MGM Pulls Out of VUE Bidding

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Once thought to be one of the front-runners for Vivendi Universal’s U.S.
entertainment assets, Metro-Goldwyn Mayer Inc. has dropped out of the
bidding.

In a prepared statement, MGM chairman and CEO Alex Yemenidjian said the
bidding for Vivendi Universal Entertainment just got too rich for the Hollywood
studio.

"The VUE assets are attractive and would fit well with MGM," Yemenidjian
said. "Unfortunately, meeting the seller’s current price expectation would not
be consistent with our valuation of the assets. MGM is a disciplined buyer, and
we will not pursue strategic opportunities, however attractive, unless we can do
so on a basis that makes sense for our shareholders. We continue to have a high
regard for Vivendi and its management."

MGM said in the statement that it has withdrawn its $11.5 billion all-cash
offer for the assets, which include cable channels USA Network, Sci Fi Channel,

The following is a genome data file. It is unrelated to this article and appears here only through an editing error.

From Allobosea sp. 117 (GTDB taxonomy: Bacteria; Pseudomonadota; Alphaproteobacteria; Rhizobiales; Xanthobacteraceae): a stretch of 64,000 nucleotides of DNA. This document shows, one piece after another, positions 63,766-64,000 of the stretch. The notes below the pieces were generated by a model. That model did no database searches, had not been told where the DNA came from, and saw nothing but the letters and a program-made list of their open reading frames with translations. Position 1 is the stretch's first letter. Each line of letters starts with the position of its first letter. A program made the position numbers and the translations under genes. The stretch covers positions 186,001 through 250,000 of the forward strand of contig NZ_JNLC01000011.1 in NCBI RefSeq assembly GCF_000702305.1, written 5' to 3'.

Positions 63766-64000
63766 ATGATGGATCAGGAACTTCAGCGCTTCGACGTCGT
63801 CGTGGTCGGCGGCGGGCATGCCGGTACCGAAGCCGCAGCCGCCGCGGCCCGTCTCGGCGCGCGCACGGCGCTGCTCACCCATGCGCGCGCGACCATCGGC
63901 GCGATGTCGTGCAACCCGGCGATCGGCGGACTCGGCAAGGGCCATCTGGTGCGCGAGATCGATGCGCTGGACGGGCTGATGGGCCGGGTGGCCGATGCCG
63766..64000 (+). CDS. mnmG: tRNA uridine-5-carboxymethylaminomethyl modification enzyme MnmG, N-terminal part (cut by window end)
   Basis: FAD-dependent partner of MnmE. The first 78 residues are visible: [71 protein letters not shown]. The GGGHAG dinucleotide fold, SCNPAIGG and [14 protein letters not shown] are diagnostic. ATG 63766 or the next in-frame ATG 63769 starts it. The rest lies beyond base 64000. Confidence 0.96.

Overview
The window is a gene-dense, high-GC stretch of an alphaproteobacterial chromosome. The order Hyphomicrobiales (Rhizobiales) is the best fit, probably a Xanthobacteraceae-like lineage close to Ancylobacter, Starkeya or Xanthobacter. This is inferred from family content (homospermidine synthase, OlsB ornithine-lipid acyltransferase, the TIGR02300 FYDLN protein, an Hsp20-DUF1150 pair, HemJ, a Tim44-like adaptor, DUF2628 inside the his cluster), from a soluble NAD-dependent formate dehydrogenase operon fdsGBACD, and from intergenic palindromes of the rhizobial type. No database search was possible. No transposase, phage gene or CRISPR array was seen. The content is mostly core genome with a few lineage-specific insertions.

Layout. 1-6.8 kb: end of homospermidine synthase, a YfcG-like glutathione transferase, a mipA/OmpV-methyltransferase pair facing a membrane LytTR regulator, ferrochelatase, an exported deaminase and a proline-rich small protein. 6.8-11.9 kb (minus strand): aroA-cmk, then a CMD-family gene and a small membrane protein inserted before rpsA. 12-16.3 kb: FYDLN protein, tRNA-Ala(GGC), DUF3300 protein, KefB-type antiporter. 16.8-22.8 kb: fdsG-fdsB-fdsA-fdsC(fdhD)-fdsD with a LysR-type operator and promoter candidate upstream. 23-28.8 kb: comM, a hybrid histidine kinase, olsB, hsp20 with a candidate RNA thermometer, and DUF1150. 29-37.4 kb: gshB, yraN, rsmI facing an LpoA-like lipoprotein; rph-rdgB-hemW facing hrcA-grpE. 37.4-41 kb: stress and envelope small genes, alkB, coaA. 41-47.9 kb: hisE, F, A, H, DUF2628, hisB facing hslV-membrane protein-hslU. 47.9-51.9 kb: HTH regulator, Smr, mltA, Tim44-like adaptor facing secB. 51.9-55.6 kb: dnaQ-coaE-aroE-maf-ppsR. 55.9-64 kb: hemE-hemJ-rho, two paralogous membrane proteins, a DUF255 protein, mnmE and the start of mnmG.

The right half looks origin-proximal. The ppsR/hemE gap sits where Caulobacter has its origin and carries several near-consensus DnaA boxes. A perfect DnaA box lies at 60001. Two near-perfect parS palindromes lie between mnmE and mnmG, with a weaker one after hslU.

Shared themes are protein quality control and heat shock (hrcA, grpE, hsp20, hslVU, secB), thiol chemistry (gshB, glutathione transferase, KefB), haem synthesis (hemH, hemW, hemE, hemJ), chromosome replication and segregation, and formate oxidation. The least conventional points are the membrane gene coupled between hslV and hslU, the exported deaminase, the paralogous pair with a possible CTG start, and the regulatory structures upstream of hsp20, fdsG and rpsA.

Trio and NewsWorld International; Universal Studios; and the Universal theme
parks.

According to sources, Vivendi had been asking in excess of $14 billion for
the assets.

With MGM out of the picture, that leaves Liberty Media Corp., Viacom Inc.,
General Electric Co.’s NBC television unit and a group headed by former Vivendi
vice chairman Edgar Bronfman as the remaining bidders.

However, it is unclear whether those bidders -- which had submitted earlier
bids thought to be lower than MGM’s -- would be willing to pay as high a price
as Vivendi is asking.

In a separate matter, MGM announced that Tracinda Corp. -- headed by MGM’s
largest shareholder, Kirk Kerkorian -- has made a tender offer for 15 million
MGM common shares at $16 apiece, a 26% premium over the stock’s current trading
price.

The deal would boost Kerkorian’s holdings in MGM from about 67% of
outstanding common shares to 73%.

"We believe that recent trading prices of MGM’s common stock do not reflect
MGM’s full value and that the stock represents an attractive investment,"
Kerkorian said in a prepared statement. "This tender offer demonstrates our
confidence in MGM and our commitment to the company's future."

No date for the tender offering has been set yet. Although this seems
strikingly similar to a plan to share the wealth with MGM shareholders that
Yemenidjian outlined in the company’s second-quarter conference call last week,
sources familiar with the situation said it is a totally separate
deal.

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